You could say that I have taken the path less traveled toward ordination. My first vocation was to the married life. I was married for 24 years and we raised three kids. After my wife Marilyn died in 2005, I began to wonder if God was calling me to a second vocation as a priest.

There was no voice from heaven or dramatic event that I can point to as the moment I felt called. Rather, it seemed like I was comfortably following a path I only faintly understood. Along the way, any obstacles I came across were somehow swept aside. Looking back on it, I thought I could see how the hand of God might be directing me to the seminary.

My time at the seminary has been fulfilling and affirming. Still, I longed for some assurance that God was really calling me to the diaconate in May, and then the priesthood. Just following the path of least resistance did not seem like an adequate reason to become a priest.

A month into the fall semester this year, all of us in our final year of formation made a retreat at the Marie Joseph Spiritual Center, owned and operated by the Congregation of the Presentation of Mary in Maine. The vision statement on their website promised "a sacred space for persons seeking to encounter God in solitude, in stillness, in the beauty of nature, in the healing rhythm of the ocean and in the presence of a praying community."

That sounded perfect. I arrived fully prepared to do all the hard work of encountering God and having a heart-to-heart talk. I had a plan. I would immerse myself in stillness and beauty and finally succeed in putting my question to God. Surely, some dramatic sign I had missed before would be found in the grandeur of nature.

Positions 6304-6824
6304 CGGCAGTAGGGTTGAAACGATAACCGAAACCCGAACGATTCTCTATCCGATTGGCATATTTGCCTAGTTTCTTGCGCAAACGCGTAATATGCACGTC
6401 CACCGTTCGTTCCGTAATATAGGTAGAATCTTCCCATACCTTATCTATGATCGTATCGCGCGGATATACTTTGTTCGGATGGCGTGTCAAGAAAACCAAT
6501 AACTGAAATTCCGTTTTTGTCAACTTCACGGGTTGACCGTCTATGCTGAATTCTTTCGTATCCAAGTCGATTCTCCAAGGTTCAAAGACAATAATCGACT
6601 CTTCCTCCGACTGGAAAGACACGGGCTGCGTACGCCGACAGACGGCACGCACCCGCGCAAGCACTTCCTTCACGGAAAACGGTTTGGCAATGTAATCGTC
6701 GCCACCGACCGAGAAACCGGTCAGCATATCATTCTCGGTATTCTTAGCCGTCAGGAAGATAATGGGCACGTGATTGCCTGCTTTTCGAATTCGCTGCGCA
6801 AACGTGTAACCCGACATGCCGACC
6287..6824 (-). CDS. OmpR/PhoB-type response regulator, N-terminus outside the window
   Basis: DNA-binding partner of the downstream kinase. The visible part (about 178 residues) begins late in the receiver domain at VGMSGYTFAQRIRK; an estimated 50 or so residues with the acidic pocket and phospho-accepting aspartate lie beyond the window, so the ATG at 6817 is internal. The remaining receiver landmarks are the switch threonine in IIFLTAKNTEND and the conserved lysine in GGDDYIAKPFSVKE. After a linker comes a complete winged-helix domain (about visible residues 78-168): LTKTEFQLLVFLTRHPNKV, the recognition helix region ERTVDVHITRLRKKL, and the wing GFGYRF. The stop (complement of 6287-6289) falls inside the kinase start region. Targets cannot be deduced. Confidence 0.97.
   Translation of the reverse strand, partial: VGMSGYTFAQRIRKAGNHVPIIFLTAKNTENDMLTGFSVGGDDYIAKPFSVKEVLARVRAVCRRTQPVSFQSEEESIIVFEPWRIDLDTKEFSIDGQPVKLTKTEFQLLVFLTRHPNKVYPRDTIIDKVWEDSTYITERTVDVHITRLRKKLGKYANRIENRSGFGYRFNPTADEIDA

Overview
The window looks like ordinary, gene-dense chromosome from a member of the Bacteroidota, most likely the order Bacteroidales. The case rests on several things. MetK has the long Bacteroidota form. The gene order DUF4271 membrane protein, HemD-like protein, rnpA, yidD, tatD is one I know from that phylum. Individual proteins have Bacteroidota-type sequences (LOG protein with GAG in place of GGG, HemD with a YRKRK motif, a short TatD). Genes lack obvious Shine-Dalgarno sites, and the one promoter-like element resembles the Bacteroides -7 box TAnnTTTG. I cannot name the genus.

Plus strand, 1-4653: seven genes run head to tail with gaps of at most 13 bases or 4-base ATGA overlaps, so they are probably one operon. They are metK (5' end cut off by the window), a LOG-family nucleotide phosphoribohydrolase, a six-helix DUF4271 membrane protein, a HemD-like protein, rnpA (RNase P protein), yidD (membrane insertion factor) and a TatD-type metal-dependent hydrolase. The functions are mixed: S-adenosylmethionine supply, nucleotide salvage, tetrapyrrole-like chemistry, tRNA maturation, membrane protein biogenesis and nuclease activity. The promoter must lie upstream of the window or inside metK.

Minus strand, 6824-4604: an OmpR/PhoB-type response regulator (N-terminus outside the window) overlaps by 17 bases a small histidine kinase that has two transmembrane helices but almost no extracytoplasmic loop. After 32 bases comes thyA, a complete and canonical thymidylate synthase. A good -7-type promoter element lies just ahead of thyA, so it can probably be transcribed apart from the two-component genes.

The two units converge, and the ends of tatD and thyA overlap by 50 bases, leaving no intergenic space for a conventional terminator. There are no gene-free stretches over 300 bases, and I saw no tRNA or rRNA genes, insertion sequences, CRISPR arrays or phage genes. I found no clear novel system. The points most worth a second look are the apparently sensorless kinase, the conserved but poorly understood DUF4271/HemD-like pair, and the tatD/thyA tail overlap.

By the third morning, no such discovery had yet been made. I sat half-listening to the retreat master talking. Frankly, I don't remember a lot of what he said. I was thinking more about walking on the beach and resuming my search. After all, I had a plan.

I was so certain that I knew the words I needed to hear - but, evidently, God was not impressed by what I thought I needed. Instead, He gave me the words He knew I really needed to hear.

The only thing I remember the retreat master saying that morning was this: "If you are supposed to be someplace according to God's design, then rest assured that God will provide the opportunity for that to happen." That sounded a little vague, but I convinced myself that God wanted me out searching for Him on the beach.

As I headed out, my phone rang. I usually don't answer my phone on retreat, but it was the vocations director. He had news. Instead of being ordained a deacon in May and a priest sometime after that as planned, the bishop had indicated that he wanted to call me to the diaconate in January, and then, God willing, to the priesthood in June.

I could still hear the retreat master's words echo in my ears: "If you are supposed to be someplace according to God's design, then rest assured that God will provide the opportunity for that to happen."

On my way out to search for God, the unexpected had happened: He found me. I was being told that not only was He calling me, but He was calling me sooner than later.

The voice on the phone was saying "Hey Rick, are you there?" My dramatic moment was not some monumental sign from God like I planned. It was there in the quiet, timeless space of the unexpected.

(Rick Lesser is the widowed father of three, a former equine veterinarian and a graduate of St. Bernard's School of Theology and Ministry in Albany, now completing his last year at Pope St. John XXIII National Seminary in Weston, Mass. He will be ordained a transitional deacon Jan. 3; priestly ordination will follow when he completes his seminary studies.)